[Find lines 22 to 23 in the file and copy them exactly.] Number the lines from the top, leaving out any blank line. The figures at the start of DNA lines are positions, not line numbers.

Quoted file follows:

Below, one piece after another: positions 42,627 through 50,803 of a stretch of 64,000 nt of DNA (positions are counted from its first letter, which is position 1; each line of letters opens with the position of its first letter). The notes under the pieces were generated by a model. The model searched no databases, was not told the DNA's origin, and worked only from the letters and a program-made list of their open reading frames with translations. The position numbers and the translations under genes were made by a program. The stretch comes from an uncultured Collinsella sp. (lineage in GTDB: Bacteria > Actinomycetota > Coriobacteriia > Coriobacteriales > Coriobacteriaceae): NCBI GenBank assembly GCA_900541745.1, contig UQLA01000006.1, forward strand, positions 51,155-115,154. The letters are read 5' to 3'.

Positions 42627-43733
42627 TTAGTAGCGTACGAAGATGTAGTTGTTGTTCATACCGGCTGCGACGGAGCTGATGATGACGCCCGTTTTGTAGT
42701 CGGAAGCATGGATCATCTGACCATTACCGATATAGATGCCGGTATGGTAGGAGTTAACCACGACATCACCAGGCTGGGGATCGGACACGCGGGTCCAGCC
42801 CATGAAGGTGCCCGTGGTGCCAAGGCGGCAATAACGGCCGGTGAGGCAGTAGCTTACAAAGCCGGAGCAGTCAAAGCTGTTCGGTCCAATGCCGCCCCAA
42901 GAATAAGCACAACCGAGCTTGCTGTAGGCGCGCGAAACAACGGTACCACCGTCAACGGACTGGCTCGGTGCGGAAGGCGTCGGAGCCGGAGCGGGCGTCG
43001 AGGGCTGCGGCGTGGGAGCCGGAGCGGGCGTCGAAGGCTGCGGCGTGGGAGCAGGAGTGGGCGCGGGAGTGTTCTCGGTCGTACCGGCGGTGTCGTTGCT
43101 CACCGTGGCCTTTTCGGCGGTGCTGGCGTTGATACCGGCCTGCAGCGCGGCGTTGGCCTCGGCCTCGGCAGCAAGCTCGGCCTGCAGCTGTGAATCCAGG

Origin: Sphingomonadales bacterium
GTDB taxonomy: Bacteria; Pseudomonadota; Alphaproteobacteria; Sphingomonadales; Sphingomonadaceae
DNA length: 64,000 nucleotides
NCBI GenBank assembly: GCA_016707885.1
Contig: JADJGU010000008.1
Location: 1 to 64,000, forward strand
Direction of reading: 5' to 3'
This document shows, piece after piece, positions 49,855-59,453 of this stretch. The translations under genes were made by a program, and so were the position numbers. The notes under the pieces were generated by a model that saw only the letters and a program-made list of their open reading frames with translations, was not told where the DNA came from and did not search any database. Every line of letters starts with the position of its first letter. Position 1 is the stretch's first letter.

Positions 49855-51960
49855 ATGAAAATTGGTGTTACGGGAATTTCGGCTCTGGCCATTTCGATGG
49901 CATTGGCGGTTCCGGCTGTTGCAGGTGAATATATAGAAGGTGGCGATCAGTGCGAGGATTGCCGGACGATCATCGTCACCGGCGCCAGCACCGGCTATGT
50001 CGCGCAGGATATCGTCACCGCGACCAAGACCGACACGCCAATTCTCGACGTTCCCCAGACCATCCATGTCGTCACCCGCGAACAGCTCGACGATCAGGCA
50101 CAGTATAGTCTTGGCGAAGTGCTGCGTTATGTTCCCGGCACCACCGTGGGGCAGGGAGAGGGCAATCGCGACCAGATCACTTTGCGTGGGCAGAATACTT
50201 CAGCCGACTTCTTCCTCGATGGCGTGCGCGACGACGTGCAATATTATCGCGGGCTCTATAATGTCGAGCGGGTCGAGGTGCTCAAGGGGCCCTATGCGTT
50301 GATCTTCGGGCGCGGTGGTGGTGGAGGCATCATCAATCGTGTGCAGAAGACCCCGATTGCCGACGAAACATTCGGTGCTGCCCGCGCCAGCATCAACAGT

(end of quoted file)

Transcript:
50201 CAGCCGACTTCTTCCTCGATGGCGTGCGCGACGACGTGCAATATTATCGCGGGCTCTATAATGTCGAGCGGGTCGAGGTGCTCAAGGGGCCCTATGCGTT
50301 GATCTTCGGGCGCGGTGGTGGTGGAGGCATCATCAATCGTGTGCAGAAGACCCCGATTGCCGACGAAACATTCGGTGCTGCCCGCGCCAGCATCAACAGT